Punctuation of direct speech

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The rules for the punctuation of the direct form of reported speech are fairly simple. They can be hard to use carefully and accurately. This is an area where the house rules of different publishers, editors and academic departments can vary a lot. AWE aims only to give general guidance and some principles, so you are advised to check on any guidance you have been given by your own authority before following our guidance with slavish attention to the details we give here.

There are two parts of sentences reporting direct speech: there are reporting clauses, like 'he said'; and the actual words of the speaker, as recorded by the writer. (This is the reported speech, properly so called.)

  • The actual words of the speaker are marked as quotations by being placed between inverted commas, and the two parts of the sentence are usually separated by a punctuation mark, traditionally a comma. . This is placed before the next inverted comma.
  • The first letter of the speech being reported is a CAPITAL (upper case) letter, even after a comma; the first letter of the reporting clause is only a capital if it comes after a full stop, exclamation mark or question mark (or if the first word is a proper noun, like the speaker's name). A simple example:
He said, "Good morning!"
"It's a lovely day," she replied.

Some writers do not use a comma between the reporting clause and the speech reported, as in He said "Good morning!"; some have borrowed the French practice of using a dash instead: "It's a lovely day -" she replied.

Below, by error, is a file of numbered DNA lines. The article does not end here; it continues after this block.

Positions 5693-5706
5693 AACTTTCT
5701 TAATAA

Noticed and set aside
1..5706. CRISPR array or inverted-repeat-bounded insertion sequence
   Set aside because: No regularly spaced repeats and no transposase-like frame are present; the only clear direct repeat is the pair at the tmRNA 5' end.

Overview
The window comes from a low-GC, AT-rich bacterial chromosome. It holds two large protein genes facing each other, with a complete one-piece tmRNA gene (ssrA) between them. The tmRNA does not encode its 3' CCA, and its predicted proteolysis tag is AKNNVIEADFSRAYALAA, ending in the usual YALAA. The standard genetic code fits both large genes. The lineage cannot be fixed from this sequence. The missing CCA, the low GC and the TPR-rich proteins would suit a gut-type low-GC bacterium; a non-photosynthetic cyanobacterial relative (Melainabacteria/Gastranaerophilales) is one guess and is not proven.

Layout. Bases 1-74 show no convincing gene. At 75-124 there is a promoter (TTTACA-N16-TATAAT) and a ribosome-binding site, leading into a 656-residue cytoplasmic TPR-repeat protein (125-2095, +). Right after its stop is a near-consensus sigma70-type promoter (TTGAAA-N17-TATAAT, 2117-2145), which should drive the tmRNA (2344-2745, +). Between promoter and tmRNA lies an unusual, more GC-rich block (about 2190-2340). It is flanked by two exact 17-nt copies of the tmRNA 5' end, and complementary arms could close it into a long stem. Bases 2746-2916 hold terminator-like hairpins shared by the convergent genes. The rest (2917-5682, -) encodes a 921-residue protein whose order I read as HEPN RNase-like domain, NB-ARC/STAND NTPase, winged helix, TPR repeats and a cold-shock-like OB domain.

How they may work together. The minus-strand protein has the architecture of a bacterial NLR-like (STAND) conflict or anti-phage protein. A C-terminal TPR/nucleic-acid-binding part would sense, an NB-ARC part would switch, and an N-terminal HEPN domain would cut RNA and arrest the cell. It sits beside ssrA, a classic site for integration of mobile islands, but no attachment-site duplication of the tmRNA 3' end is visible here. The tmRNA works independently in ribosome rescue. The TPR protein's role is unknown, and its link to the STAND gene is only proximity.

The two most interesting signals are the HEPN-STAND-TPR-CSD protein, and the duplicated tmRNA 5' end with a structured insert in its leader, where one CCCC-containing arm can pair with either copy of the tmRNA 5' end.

• When the reporting clause interrupts the reported speech, there is always a comma before the reporting clause. The punctuation mark after it is governed by the speech. If the reporting clause comes between two separate sentences of the speech, then the latter is closd by a full stop. If the reporting clause breaks a sentence of the speech, then it is a comma - and the first letter of the resumed speech is in lower case, as in
"I think," he said, "that it's going to be a fine day for the match." (This is one sentence broken by the reporting clause.)
"I don't," she protested. "There are black clouds already: it looks like rain to me." (She uttered two sentences..)
  • There should be a new paragraph whenever there is a change of speaker.
  • Punctuation marks that belong to the speech, such as question marks because the speaker is asking a question, should be inside the speech marks. If the reporter asks a question, then the question mark is outside the speech marks:
"Do you think so?" he asked.
Had I heard her right when she said "I want to go now"?
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